Guest Author: Lance “Lightning” Lowry-Climbing Hills

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This has to be everyone’s least favorite subject when it comes to mountain biking but probably the most important. How else are you going to get to that sweet singletrack decent at the top of your trail? That is unless you cheater….errr shuttler. I kid, I kid. Having ridden local trails and participated in a couple of XC races I’ve found some useful tips that really take the edge of the grueling hell that is climbing.

There really is nothing like cleaning a hill that’s stolen so many curse words and so much pride from you. So here’s a couple of tips to help get you to the top a little faster and and with a little more dignity.

1) Get that saddle up!

I think with a lot of the all mountain bikes and freeride style bikes that are out there today a lot of people tend to leave those saddles a smidge to far from where they should be for climbing if for no other reason than to avoid putting it back down for the descent. Try putting your seat up higher to get maximum forcer out of your pedal stroke. This also helps to put your body weight higher so that front end will stop trying kick up on the steeps.

2)Keep the butt on the saddle.

Weather you have a full suspension or a hardtail rig, staying in the saddle can do wonders for your ascending ability. Remaining seated keeps a steady weight on the bike that helps those tires dig in. Standing while climbing should really be reserved for those extra technical sections and should be a rarity. If you’re on a sandy climb don’t even think about getting out of that seat! You know what I’m talking about, the rear tire starts slipping, you lose your momentum then it’s off to the side and you’re walking your bike up(or worse, falling backward). So keep that butt in the seat and keep those pedals spinning…you’ll get there!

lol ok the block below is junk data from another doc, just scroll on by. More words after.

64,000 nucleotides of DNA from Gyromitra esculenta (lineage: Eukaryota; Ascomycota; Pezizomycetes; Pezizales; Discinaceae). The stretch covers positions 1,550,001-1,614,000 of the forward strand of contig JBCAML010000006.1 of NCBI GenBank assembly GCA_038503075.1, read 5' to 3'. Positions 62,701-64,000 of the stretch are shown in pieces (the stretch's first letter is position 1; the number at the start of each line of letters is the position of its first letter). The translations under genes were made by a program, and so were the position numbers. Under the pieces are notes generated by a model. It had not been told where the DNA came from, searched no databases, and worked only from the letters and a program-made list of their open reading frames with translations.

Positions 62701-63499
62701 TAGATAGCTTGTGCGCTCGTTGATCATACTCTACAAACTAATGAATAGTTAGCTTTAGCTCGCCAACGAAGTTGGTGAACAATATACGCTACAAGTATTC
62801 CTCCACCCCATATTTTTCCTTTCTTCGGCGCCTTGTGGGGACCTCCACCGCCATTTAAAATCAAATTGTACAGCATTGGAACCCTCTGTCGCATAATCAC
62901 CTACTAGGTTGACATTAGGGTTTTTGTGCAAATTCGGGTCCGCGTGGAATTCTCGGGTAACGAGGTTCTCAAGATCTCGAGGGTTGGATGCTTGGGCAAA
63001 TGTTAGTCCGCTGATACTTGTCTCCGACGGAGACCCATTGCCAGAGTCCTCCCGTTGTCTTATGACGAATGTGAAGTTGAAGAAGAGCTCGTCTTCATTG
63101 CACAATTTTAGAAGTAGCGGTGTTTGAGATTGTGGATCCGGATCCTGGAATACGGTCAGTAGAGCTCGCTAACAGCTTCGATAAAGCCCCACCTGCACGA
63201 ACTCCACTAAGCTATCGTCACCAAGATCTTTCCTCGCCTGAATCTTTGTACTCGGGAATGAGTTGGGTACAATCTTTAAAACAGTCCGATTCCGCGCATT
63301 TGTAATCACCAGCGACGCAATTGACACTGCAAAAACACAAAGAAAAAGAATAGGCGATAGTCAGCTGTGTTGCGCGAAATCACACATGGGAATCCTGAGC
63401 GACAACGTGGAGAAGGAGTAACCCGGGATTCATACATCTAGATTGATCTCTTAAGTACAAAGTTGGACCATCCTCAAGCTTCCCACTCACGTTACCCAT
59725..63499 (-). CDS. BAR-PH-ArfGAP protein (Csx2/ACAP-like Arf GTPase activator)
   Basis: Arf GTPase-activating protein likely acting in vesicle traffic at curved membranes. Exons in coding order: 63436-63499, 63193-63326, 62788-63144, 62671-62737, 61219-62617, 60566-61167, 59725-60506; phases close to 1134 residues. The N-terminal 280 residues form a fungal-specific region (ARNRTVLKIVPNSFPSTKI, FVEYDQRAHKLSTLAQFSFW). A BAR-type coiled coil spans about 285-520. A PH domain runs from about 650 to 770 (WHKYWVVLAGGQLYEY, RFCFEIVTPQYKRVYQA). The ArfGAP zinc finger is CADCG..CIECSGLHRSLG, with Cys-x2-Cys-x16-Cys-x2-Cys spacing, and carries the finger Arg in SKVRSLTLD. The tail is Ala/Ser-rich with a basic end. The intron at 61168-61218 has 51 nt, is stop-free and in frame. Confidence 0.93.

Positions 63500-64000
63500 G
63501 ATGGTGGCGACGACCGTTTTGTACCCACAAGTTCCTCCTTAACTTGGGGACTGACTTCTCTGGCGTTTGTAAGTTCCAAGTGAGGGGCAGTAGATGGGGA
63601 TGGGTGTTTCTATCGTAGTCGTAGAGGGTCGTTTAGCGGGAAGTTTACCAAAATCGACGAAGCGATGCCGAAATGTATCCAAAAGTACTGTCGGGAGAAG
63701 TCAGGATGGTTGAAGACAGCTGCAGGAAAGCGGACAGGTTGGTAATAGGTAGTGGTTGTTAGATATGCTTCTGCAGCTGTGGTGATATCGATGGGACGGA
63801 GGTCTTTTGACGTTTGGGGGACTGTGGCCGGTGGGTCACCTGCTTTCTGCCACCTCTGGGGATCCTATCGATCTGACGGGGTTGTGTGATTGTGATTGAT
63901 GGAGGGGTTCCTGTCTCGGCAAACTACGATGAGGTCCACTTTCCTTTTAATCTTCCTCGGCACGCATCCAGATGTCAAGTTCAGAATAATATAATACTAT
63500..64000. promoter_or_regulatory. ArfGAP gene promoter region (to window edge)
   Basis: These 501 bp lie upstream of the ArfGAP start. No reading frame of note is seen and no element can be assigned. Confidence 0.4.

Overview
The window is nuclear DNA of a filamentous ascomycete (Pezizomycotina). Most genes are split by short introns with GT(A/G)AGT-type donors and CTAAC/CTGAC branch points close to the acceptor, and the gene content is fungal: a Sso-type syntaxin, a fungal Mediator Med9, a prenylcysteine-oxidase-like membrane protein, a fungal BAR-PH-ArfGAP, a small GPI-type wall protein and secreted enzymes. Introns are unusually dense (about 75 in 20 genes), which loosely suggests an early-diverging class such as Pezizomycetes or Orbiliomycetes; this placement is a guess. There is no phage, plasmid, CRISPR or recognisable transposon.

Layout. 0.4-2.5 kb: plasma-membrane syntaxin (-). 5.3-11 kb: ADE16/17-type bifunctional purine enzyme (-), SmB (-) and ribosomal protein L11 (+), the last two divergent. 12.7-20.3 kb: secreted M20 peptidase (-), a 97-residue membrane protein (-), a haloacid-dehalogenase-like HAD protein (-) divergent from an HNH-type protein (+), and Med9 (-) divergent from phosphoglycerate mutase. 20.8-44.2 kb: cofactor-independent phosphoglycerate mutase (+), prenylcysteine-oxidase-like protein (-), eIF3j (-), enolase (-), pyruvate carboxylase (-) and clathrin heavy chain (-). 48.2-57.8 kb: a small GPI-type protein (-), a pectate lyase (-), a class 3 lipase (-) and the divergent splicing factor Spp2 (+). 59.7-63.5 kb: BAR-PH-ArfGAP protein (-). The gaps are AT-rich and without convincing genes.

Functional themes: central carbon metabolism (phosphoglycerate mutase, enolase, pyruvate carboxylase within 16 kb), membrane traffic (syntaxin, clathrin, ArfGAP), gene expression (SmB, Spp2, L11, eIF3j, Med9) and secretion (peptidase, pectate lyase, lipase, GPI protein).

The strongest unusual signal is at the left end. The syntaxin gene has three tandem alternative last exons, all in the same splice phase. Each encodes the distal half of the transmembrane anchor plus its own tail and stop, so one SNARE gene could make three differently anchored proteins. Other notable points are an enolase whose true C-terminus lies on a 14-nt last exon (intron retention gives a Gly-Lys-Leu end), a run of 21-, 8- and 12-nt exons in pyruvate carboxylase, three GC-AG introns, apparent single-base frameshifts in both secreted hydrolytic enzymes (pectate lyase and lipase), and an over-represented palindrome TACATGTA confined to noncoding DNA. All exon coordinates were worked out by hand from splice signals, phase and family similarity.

3) Pump it, pump it, pump, pump it up! (Full suspension only)

Okay I listened to too much Salt ‘N’ Pepa growing up. While having less air in your rear shock can make your ride more supple, a little extra air pressure can go a long way in stiffening up that back end. Why would I want that? Glad I asked myself! A stiffer shock gives your bike a more rigid back end and transfers more of your pedal power to were you want it. Why do you think so many XC racers swear by hardtails? The point is to give your full suspension bike a hardtail feel while keeping the perks of a fully rig.

4) Keep your head up!

No I’m not a motivational speaker. A lot of times when climbing it’s easy to let your head droop drown to help you pound it out. Keeping your head up is an easy way to help you anticipate what’s ahead of you. This way you can pick your line before you get there and avoid that big boulder or that big dip that’s going to drain your battery cells. For hardtailers, this is especially important so you can take the easy line and speed up that incline with as little resistance as possible.

Well, there you have it! I hope this helps someone with their climbing struggles. Of course, endurance always helps but for those of us that aren’t marathon runners this should help to take some of the anguish out of your climb. Remember if you wanna get down…you gotta get up! So get out there and rip up those hills…You can do it!

RL Policar

RL Policar is an avid mountain biker and the Editor In-Chief of and Between the two sites, he's published well over 4,000 articles (and growing).

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